UK: The UK may have become dangerously over-reliant on satellite-navigation signals, according to a report from the Royal Academy of Engineering (RAEng). Use of space-borne positioning and timing data is now widespread, in everything from freight movement to synchronisation of computer networks. The academy fears that too many applications have little or no back-up were these signals to go down. Receivers need to be capable of using a variety of data sources, it says.
Dr Martyn Thomas, who chaired the group that wrote the report, told BBC News: “There is a growing interdependence between systems that people think are backing each other up. If these systems fail, it will cause commercial damage or just conceivably loss of life. This is wholly avoidable.”
The RAEng report claimed to be the first assessment of just how many applications in the UK now use GPS signals and their like, and their probable vulnerability to an outage of some kind. It claimed that sat-nav signals are relatively weak – equivalent to receiving the light from a bright bulb at a distance of 20,000km – and this leaves them open to interference or corruption.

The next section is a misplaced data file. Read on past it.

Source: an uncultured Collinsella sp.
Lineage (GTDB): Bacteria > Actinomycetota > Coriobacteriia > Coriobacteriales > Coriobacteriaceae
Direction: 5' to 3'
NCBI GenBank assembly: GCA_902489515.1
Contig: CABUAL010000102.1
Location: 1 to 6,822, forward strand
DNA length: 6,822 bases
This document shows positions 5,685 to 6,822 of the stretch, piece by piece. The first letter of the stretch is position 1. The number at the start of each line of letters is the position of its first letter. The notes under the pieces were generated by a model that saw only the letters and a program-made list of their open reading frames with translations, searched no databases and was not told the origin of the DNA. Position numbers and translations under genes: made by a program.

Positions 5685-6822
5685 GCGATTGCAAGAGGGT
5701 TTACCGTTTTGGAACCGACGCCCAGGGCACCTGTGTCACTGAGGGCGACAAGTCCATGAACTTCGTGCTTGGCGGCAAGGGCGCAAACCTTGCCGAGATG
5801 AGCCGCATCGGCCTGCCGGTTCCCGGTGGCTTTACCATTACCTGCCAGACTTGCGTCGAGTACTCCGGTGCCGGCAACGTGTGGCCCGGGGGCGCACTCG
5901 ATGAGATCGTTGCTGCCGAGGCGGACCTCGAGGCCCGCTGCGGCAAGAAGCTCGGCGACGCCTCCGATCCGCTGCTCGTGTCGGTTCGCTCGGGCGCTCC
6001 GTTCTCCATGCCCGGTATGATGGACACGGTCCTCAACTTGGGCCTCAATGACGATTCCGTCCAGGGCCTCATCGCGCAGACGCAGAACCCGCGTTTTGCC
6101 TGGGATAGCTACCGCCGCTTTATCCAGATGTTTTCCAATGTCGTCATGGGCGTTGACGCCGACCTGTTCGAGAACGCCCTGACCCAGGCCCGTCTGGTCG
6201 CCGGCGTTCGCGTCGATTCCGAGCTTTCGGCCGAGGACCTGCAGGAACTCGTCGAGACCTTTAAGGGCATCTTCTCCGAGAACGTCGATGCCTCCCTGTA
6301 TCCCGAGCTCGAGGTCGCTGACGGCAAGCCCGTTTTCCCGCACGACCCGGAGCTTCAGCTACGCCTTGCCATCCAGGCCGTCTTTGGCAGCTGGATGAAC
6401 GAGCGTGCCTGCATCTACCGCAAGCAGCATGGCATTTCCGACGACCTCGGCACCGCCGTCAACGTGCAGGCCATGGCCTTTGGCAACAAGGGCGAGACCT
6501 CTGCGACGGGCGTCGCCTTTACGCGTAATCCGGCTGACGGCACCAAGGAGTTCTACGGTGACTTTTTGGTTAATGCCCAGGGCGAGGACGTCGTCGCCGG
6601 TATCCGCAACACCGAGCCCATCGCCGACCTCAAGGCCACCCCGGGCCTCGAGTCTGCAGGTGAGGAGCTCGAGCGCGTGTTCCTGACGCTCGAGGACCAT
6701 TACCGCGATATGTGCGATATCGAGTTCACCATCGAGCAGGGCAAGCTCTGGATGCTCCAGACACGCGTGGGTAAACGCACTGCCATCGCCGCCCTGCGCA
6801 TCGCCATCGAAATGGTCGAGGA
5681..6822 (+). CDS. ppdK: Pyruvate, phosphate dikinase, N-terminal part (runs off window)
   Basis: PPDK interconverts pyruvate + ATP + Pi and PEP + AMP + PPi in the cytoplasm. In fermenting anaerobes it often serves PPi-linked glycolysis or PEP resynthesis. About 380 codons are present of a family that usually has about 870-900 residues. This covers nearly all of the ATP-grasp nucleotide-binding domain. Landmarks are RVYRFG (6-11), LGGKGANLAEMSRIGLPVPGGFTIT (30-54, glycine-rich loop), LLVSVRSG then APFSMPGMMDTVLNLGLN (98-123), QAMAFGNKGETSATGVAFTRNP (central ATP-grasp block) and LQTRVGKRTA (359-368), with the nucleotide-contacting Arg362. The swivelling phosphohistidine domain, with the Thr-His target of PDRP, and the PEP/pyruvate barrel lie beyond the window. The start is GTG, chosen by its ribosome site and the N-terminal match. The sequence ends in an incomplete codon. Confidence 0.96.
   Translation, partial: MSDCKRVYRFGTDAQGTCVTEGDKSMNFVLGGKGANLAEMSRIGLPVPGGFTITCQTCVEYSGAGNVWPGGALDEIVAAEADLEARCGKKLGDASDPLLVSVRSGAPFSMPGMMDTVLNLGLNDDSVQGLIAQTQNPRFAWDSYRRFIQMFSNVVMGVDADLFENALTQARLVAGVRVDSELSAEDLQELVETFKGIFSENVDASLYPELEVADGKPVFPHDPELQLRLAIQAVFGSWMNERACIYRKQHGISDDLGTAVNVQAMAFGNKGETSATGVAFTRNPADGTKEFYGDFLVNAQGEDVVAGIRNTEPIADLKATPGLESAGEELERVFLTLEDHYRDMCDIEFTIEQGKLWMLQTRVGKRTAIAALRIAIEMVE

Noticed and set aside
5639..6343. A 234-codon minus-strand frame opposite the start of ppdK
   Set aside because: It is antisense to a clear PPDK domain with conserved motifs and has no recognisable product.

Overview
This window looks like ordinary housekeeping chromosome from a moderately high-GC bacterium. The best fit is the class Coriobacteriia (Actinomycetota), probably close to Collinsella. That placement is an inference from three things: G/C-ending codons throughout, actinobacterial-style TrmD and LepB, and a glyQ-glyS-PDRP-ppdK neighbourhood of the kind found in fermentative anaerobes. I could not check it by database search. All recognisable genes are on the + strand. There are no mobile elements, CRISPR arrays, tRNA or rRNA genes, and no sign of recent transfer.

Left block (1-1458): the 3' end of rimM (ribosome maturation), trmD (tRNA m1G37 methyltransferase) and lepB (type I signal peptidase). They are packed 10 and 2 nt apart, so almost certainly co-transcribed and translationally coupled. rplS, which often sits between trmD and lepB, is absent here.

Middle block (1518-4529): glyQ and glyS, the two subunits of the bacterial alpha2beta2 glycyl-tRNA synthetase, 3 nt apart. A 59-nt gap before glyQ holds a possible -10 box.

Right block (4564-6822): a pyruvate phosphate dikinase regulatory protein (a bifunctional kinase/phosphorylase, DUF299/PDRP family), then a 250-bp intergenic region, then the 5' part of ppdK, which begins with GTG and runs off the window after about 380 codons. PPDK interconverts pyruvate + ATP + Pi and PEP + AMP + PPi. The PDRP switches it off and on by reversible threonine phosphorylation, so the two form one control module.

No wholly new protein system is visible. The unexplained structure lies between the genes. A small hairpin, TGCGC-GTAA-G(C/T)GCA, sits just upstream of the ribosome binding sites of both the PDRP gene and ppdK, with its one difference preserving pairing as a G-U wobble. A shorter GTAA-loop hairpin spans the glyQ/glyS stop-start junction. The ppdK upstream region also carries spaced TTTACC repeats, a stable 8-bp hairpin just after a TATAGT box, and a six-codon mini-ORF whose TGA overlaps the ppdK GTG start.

Possible sources include man-made ones, such as deliberate jamming, and natural hazards, such as solar activity. Both can introduce errors into the data or simply take it out altogether.
“The key thing for us is the concept of cascade failures,” said report co-author Prof Jim Norton, the president-elect of BCS – the Chartered Institute for IT. “This is what we characterise as accidental systems – systems that exist, but people don’t recognise they exist because they don’t understand the interdependencies. There will be a single common point of vulnerability and failure, but it’s not obvious.”
Dr Thomas added: “We concluded that the UK was already dangerously dependent on GPS as a single source of position, navigation and timing (PNT) data. We concluded that the back-up systems are often inadequate or un-tested; that the jammers are far too easily available and that the risks from them are increasing; that no-one has a full picture of the dependencies on GPS and similar systems; and that these risks could be managed and reduced if government and industry worked together.”
In addition, the report has made 10 recommendations. Three relate to raising awareness of the problems and getting users to assess their own particular vulnerabilities and possible back-up solutions. Two cover hardware solutions, including the suggestion of a government-sponsored R&D programme to seek better antenna and receiver technologies to enhance the resilience of systems. The report also lauds the land-based eLoran radio navigation system as a very worthy back-up technology.
And five recommendations fall into the policy domain. Chief among these is the urgent suggestion that mere possession of jamming equipment be made illegal.